I’m going to give you the plot summary this time. If you don’t know it already you can find a plot blurb just about anywhere at the moment. I read the trilogy back around the time they were trying to cast the big movie adaption that comes out today. That was over a year ago so I’m not up to doing a review either. I am going to share a few thoughts on the book series, and I might review the movie after I see it, but I mostly want to point out some impressive fan geekery I ran across recently.
First, the book thoughts………. The first book was definitely a page turner. It sets up a pretty desperate situation in micro with Katniss, and in macro with an entire continent of poor folk catering to the whims of one city of lucky elites. The majority of the books is about the games themselves providing a locked room situation with a bunch of teens trying to kill each other. It’s hard not to be interested in a situation that tense. It is also written for the young adult market so it’s a little easier to read than most adult fiction. The combination of those two factors makes it hard not to stay up late reading. The sequel, Catching Fire, is a little repetitive because it puts the characters back in the hunger games, but it’s different enough to still be a worthwhile read. Mockingjay, the final book in the trilogy, departs from the hunger games completely and tackles some more complex issues. I didn’t care for Mockingjay all that much, but it was still worth reading just to see how everything turned out.
Now, with that out of the way we can move on to the business at hand. A couple of fans of the series pieced together a very well thought out map of North America as it would exist in the books. I was especially interested because I was doing something internally as I was reading each book. North America is ruled by a country called Panem (from the Latin ‘panem et cirense’ translated as ‘bread and circuses’ which is a strategy that has been popular among politicians since Rome ruled Europe). Panem is divided into a capital area somewhere in the Rockies and thirteen separate districts. Each district has its own specialty product which it supplies to the capital and Collins hints at some of the locations but rarely includes any specific details leaving it up to the reader to connect things going on in the book with their own knowledge of current geography.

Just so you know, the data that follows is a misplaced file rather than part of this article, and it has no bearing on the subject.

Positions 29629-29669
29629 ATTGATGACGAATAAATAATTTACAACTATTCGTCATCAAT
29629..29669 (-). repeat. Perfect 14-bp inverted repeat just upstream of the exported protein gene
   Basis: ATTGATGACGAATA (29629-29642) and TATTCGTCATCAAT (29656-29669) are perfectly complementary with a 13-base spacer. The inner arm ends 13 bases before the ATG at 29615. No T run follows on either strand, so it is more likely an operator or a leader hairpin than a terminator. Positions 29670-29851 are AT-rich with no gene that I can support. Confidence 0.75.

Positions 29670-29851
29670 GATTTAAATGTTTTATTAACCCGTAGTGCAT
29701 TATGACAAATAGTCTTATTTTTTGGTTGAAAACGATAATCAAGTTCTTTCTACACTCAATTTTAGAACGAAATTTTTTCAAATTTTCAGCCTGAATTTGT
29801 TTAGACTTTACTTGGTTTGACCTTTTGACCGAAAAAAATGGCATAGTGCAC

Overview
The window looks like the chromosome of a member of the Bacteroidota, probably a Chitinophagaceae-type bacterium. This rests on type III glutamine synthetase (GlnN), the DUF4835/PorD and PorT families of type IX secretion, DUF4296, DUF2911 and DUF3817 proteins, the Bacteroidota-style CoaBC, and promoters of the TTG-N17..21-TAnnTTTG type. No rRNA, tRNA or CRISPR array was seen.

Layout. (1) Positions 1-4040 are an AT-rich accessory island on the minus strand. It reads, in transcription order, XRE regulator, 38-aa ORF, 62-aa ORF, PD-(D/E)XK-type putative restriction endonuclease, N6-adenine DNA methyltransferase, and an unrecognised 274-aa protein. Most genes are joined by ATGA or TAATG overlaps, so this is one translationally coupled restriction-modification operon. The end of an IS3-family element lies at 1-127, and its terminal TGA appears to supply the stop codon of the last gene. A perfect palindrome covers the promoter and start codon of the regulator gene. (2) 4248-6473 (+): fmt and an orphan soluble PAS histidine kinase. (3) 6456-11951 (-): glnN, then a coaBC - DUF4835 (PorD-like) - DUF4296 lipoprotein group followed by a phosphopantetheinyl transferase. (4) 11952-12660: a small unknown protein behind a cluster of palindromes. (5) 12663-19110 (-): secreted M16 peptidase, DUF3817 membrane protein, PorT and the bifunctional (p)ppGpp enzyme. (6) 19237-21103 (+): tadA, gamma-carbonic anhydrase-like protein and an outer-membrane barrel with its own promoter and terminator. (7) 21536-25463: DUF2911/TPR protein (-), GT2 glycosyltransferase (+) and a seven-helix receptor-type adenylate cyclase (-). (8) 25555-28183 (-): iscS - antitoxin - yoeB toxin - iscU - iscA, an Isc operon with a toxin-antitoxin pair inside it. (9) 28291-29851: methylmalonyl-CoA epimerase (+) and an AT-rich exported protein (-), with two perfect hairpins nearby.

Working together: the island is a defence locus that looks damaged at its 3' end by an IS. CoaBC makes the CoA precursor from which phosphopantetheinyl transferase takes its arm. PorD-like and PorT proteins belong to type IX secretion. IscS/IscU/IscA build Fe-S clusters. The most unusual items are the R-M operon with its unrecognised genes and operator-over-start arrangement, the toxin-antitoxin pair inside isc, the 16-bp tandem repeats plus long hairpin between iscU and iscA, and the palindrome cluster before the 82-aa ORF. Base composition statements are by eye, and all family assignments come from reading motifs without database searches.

Collins doesn’t go into any detail explaining how the current U.S. ended up as a totalitarian state (really disappointed about that) but she does vaguely mention war and natural disasters. Fan consensus is that a portion of both coasts ended up under water and the continent is a lot smaller so different disaster scenarios were examined to determine which fit the best with the situation in the novels. After that was done the remaining land area was portioned into the districts based on the few details Collins included.
If you’re curious, Tennessee is part of District 11, which specializes in growing crops to feed the country. I highly recommend the original post (though it devolves into a commercial) even if you don’t know anything about the books. I always enjoy the reasoning that goes into piecing together a larger picture based on scattered facts and I really admire the time and effort that was put into this. It reminds me of genealogy or even military intelligence. I feel like I’m not doing it justice, but I was really very impressed at how they merged natural disaster research, details from the book, and current land use. I could quibble with a few things, but in all it’s a better effort than I would have made.
Found via the AV Club.